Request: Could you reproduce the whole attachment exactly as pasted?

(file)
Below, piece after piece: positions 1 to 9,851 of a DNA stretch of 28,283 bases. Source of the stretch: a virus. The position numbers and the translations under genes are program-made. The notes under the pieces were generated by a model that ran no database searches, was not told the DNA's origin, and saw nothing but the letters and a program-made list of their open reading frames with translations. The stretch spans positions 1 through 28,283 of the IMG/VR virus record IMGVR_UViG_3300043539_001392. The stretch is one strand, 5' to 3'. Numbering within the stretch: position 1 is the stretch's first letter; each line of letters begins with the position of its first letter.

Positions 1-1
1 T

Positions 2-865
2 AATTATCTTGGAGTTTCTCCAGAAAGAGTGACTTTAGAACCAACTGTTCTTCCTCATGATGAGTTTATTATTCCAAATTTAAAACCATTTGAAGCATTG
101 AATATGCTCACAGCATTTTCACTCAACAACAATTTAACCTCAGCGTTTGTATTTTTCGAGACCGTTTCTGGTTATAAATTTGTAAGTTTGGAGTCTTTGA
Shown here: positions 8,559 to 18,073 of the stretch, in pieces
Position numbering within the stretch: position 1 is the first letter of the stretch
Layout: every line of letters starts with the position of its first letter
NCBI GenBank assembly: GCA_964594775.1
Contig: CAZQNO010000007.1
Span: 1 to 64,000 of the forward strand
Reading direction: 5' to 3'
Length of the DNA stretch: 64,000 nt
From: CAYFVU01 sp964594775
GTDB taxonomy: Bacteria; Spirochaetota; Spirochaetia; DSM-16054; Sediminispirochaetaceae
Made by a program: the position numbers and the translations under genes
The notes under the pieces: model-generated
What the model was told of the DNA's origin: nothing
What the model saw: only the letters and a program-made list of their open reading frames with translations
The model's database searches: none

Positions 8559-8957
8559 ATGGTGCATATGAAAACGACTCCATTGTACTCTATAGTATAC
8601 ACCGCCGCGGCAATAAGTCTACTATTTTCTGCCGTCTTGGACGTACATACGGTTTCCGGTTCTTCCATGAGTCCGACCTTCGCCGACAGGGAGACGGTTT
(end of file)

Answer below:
Below, piece after piece: positions 1 to 9,851 of a DNA stretch of 28,283 bases. Source of the stretch: a virus. The position numbers and the translations under genes are program-made. The notes under the pieces were generated by a model that ran no database searches, was not told the DNA's origin, and saw nothing but the letters and a program-made list of their open reading frames with translations. The stretch spans positions 1 through 28,283 of the IMG/VR virus record IMGVR_UViG_3300043539_001392. The stretch is one strand, 5' to 3'. Numbering within the stretch: position 1 is the stretch's first letter; each line of letters begins with the position of its first letter.

Positions 1-1
1 T

Positions 2-865
2 AATTATCTTGGAGTTTCTCCAGAAAGAGTGACTTTAGAACCAACTGTTCTTCCTCATGATGAGTTTATTATTCCAAATTTAAAACCATTTGAAGCATTG
101 AATATGCTCACAGCATTTTCACTCAACAACAATTTAACCTCAGCGTTTGTATTTTTCGAGACCGTTTCTGGTTATAAATTTGTAAGTTTGGAGTCTTTGA
Shown here: positions 8,559 to 18,073 of the stretch, in pieces
Position numbering within the stretch: position 1 is the first letter of the stretch
Layout: every line of letters starts with the position of its first letter
NCBI GenBank assembly: GCA_964594775.1
Contig: CAZQNO010000007.1
Span: 1 to 64,000 of the forward strand
Reading direction: 5' to 3'
Length of the DNA stretch: 64,000 nt
From: CAYFVU01 sp964594775
GTDB taxonomy: Bacteria; Spirochaetota; Spirochaetia; DSM-16054; Sediminispirochaetaceae
Made by a program: the position numbers and the translations under genes
The notes under the pieces: model-generated
What the model was told of the DNA's origin: nothing
What the model saw: only the letters and a program-made list of their open reading frames with translations
The model's database searches: none

Positions 8559-8957
8559 ATGGTGCATATGAAAACGACTCCATTGTACTCTATAGTATAC
8601 ACCGCCGCGGCAATAAGTCTACTATTTTCTGCCGTCTTGGACGTACATACGGTTTCCGGTTCTTCCATGAGTCCGACCTTCGCCGACAGGGAGACGGTTT